An exploit has been discovered in Macromedia's Flash player that could let hackers execute malicious code on a user's computer.
According to Macromedia, more than 436 million copies of the Flash player have been downloaded from its site, accounting for 98 percent of Web users.
The exploit appears to have been independently discovered by Macromedia, which has already issued a fixed version of the Flash player, and by security software firm eEye Digital Security, which was credited last year with discovering and naming the Code Red virus.
Marc Maiffret, chief hacking officer at eEye, attributed the Macromedia Flash flaw to a buffer overflow vulnerability connected to an ActiveX control called Flash.ocx. "This attack can be performed via some HTML email clients, as well as when visitors visit malicious Web sites," he said.
EEye said it had confirmed the vulnerability in Flash Version 6, revision 23 which, it said, would "include most installations on Windows". Older versions of Flash could be affected, said eEye, and while the company admitted it had not tested them, it said that people who have an older version of Flash that is not affected may be forced to "upgrade" to the affected version because the OCX is signed by Macromedia.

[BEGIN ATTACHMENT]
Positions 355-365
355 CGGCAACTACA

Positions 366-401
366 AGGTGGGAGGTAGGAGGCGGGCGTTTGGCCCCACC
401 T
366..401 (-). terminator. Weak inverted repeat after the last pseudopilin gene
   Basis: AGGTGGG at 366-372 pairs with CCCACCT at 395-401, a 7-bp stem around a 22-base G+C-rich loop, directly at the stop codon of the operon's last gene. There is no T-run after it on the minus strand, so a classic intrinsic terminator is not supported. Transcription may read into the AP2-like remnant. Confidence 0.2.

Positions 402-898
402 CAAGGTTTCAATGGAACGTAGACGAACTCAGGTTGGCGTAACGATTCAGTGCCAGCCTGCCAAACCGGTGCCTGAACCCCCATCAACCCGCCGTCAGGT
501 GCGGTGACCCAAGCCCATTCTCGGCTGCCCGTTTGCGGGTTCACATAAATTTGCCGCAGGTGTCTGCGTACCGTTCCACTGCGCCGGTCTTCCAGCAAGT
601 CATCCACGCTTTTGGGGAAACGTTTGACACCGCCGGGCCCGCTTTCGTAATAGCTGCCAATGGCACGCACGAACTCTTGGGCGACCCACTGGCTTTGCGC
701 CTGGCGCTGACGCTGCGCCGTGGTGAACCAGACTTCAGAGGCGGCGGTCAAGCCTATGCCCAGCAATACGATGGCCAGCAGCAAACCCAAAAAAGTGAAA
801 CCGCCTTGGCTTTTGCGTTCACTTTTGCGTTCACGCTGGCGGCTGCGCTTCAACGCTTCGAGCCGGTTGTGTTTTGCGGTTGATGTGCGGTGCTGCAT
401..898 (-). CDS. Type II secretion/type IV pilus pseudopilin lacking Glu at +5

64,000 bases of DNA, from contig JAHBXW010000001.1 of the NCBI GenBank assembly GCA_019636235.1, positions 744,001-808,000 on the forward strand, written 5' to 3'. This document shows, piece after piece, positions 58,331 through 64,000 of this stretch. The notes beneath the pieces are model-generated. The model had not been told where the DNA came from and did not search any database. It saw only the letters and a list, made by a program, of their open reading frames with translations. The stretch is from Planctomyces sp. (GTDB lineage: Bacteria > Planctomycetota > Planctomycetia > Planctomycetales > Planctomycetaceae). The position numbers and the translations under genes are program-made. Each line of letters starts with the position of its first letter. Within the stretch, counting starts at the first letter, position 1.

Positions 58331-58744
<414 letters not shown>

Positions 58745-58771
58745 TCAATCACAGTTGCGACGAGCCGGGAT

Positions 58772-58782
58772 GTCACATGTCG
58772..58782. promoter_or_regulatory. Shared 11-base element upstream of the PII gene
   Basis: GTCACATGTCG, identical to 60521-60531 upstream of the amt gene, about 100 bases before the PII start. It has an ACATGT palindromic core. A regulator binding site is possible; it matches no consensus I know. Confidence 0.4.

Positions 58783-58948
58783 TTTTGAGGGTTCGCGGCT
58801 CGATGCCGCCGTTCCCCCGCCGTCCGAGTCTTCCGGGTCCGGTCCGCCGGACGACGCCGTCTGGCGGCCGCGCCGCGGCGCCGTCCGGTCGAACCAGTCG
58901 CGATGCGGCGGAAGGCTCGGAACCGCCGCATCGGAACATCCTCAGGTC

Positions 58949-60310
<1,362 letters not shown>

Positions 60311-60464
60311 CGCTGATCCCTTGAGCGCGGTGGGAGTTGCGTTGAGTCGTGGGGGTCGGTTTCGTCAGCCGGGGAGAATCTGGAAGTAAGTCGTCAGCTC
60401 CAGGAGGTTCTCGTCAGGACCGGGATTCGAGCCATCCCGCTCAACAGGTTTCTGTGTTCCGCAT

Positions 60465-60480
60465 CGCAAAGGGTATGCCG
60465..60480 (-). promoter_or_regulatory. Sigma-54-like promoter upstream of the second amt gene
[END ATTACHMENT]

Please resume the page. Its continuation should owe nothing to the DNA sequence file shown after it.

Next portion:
EEye said it alerted Macromedia on Wednesday, and was told that Macromedia had just released a new revision. "We tried the link they gave us and it did indeed fix the problem," said eEye.
Flash Version 6, revision 29 can be downloaded from here.
EEye said it decided to make the vulnerability public because the signed OCX control has been downloaded "by an untold number of people, and potentially could still be used in an exploit scenario against those without the latest OCX." Furthermore, said eEye, this issue was found in the wild, "and it is not safe to assume it could not be found by others with malicious intent. Nor do we believe it is safe to assume this has not been found by users with malicious intent."
Troy Evans, product manager for Flash player, said the vulnerability only exists in Flash 6, revision 23, and does not affect previous versions of Flash. Revision 23 of the player is the first publicly available version of Flash 6, and was posted for download on Macromedia's site a month ago amid a flurry of publicity.
"The latest studies show we have a 3.3 percent penetration with this player," said Evans. "We have updated the deployment, and people are being redirected to revision 29," he said.
Evans said he had not heard of any reports of the exploit affecting users. "We have been working with eEye, but we did discover this ourselves." Macromedia had no issue with eEye publicising the vulnerability, said Evans. "The general public should be aware of issues that could affect them."
This is not the first security scare with Macromedia Flash. In January, antivirus companies warned PC users that future Macromedia Flash movies could carry malicious viruses and worms after an unknown virus writer sent just such an infectious program to UK antivirus company Sophos. Dubbed SWF/LFM-926, the program did little but infect Flash files on a PC when the movie is played.